August 2, 2021


Damascus Center for Theoretical and Civil Rights Studies

How California COVID stay-at-home order ending affects L.A.

Amid promising signs that the worst wave of the COVID-19 pandemic is starting to recede, California lifted all stay-at-home orders Monday — clearing the way for a wider reopening in many regions, including Los Angeles County.

On the heels of the state’s announcement rescinding the regional stay-at-home order, officials in California’s most populous county said they planned to take advantage of the relaxed restrictions — allowing for the reopening of personal care services and outdoor dining at restaurants later this week.

L.A. County health officials suspended outdoor dining in late November, prompting immediate outcry from pandemic-battered restaurateurs and pushback from residents and some politicians. Legal action since then has aimed to overturn the order.

Shortly after the county’s ban went into effect, the state handed down the regional stay-at-home order, which widened the outdoor dining prohibition and imposed a host of new restrictions across all of Southern California.

L.A. County Supervisor Hilda Solis said Monday the county would “essentially align with the state” on permitted activities — adding that “this will include outdoor dining.”

“Please don’t take this news to mean that you can return to life as normal,” she said. “Masks, physical distancing and limiting activities are still key to getting out of this pandemic until we can get everyone vaccinated.”

The dispute over outdoor dining has been heated.

Public health officials have regularly defended the ban, saying that activities involving people spending extended periods of time in close proximity with those outside their homes while not wearing a mask heightens the risk of coronavirus transmission.

Some proprietors and politicians, however, pushed back and lobbied to overturn the rule. Prior to Solis’ announcement, some of her board colleagues had renewed their calls to roll back the rule.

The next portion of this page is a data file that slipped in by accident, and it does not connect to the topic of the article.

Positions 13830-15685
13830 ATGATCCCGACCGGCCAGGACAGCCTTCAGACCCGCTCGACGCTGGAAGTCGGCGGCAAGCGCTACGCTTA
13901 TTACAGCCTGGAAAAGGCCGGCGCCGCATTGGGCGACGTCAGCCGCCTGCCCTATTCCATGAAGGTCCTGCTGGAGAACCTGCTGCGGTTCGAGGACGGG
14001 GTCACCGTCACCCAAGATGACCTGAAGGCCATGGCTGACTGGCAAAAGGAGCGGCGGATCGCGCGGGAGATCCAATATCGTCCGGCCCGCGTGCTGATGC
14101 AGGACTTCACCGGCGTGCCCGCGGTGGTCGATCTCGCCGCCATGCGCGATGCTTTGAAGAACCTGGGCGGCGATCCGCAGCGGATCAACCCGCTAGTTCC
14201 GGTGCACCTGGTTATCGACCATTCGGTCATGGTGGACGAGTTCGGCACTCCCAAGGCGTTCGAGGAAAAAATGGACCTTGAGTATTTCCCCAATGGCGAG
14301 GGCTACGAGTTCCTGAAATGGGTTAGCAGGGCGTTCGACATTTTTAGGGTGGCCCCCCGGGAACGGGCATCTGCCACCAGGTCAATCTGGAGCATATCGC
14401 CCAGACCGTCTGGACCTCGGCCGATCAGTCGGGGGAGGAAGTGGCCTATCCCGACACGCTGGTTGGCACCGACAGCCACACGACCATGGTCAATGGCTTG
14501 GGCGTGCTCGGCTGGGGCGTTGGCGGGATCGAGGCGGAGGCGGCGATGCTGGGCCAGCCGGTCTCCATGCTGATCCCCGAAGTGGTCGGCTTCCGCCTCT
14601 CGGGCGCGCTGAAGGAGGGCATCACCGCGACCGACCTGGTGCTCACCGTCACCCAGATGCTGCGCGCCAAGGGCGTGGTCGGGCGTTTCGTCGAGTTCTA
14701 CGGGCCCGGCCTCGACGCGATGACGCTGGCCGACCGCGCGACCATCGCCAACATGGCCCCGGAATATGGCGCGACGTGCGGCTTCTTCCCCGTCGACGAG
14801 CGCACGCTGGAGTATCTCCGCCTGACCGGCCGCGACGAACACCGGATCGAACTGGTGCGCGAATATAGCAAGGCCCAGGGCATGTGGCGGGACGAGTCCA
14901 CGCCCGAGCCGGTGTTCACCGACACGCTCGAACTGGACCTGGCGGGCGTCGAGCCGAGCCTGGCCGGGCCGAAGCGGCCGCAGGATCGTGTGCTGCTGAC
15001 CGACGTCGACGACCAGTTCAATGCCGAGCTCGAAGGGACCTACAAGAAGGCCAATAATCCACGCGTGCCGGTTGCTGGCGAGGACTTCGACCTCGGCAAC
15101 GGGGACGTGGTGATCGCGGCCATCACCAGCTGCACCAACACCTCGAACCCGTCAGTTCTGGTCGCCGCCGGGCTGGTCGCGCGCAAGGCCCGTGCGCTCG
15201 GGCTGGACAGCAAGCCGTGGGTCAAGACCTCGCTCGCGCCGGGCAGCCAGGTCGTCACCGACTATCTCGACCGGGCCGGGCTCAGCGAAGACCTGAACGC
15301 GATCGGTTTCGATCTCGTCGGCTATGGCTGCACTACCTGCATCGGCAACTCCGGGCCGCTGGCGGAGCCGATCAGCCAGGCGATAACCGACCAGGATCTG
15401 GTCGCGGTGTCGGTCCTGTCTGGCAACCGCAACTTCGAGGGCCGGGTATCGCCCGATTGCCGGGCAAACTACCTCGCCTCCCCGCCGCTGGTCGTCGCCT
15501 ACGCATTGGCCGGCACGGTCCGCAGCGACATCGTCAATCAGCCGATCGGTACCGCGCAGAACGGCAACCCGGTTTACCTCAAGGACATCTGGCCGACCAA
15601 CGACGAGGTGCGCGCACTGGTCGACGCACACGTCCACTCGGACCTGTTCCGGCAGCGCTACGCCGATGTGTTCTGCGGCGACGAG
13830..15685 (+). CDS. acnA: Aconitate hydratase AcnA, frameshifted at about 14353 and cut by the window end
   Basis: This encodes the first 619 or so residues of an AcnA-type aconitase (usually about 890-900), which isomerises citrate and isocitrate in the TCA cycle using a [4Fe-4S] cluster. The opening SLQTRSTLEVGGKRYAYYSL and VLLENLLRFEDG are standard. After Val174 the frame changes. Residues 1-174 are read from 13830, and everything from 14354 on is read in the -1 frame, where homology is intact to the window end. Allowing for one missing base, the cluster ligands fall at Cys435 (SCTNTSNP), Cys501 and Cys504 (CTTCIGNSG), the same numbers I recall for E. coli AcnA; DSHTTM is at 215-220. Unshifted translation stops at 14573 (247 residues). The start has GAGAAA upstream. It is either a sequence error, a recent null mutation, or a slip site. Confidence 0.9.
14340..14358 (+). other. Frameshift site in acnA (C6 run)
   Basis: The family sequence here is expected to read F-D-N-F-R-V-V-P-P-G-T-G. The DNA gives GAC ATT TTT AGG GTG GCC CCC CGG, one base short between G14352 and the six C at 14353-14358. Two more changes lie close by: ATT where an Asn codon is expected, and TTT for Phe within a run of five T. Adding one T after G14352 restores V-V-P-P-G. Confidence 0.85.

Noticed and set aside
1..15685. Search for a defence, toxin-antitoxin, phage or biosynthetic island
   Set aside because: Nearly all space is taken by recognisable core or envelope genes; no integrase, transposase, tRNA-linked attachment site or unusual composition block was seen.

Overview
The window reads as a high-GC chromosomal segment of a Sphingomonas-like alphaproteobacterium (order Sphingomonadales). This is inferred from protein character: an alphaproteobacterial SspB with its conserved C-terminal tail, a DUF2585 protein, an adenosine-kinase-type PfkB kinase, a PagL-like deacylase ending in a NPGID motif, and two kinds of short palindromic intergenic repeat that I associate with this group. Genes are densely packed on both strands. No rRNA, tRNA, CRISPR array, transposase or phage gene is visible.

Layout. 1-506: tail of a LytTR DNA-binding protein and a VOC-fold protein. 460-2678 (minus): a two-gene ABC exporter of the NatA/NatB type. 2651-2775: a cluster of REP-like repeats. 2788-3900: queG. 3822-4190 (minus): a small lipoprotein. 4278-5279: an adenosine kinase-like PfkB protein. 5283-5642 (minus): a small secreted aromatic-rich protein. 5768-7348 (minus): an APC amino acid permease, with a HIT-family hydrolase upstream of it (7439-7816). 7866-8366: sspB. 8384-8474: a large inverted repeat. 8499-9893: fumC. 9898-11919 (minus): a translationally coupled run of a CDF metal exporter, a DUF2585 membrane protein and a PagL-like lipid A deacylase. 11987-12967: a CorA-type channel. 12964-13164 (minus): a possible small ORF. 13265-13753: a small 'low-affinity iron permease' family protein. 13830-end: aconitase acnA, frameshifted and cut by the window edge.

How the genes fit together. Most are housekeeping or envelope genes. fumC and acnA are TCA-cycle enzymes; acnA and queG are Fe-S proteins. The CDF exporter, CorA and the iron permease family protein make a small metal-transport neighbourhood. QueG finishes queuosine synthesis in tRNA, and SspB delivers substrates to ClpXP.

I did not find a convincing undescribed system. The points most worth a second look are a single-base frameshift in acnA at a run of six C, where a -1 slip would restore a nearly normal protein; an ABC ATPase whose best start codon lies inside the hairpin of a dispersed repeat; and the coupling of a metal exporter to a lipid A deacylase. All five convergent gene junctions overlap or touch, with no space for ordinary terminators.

“We should align ourselves with the state as much as possible, which means, among other things, reopening outdoor dining with commonsense health protocols in place as soon as possible,” L.A. County Supervisor Janice Hahn said in a statement Monday. “The restaurant industry was devastated by this lengthy shutdown, and I know this would be welcome news to them.”

Supervisor Kathryn Barger also said she supported reopening outdoor dining, personal care services and other industries that were previously closed.

“A data-driven and pragmatic policy approach is essential to protecting public health, while balancing the devastating social, emotional and economic impacts of this virus,” she said.

Since the outdoor dining ban was first announced, some have demanded to see the data justifying the move and questioned whether its benefits justified the economic devastation.

“People have lost their jobs, and if restaurants and bars continue to close, they will lose them permanently,” the Independent Hospitality Coalition said in a statement Monday.

The coalition, the statement continued, “wants to make sure we don’t just throw open the doors again without clear guidelines to help stop the spread of COVID-19. However, we believe that outdoor dining can safely re-open.”

For restaurant owners in Orange County, the news of reopened outdoor dining was widely celebrated Monday — even among those who opted not to close.

“This is a huge step forward, and it’s a big relief for everyone in this industry,” said JC Clow, the founder and managing partner of the Winery Restaurant Group, which has two locations in Orange County and one in San Diego County.

Orange County has been a regular source of opposition to state coronavirus-related directives throughout the pandemic. Some restaurants have defied the order to shutter outdoor dining entirely, while others continued to serve patrons indoors.

Clow closed outdoor dining at his three locations for about a week when California issued the expanded stay-at-home order in December. It was a huge blow to staffers who depended on the restaurants for a steady paycheck and income from gratuities. He started getting daily phone calls from staff members who were pleading for help, he said, with some on the brink of homelessness.

“As those personal stories starting coming in, we couldn’t just sit on our hands and do nothing,” he said. “A lot of these people have been with us since Day One, and when you hear those heartfelt cries for help, we just couldn’t turn the other cheek. We had to do what we could while still being safe, so we reopened outdoor dining.”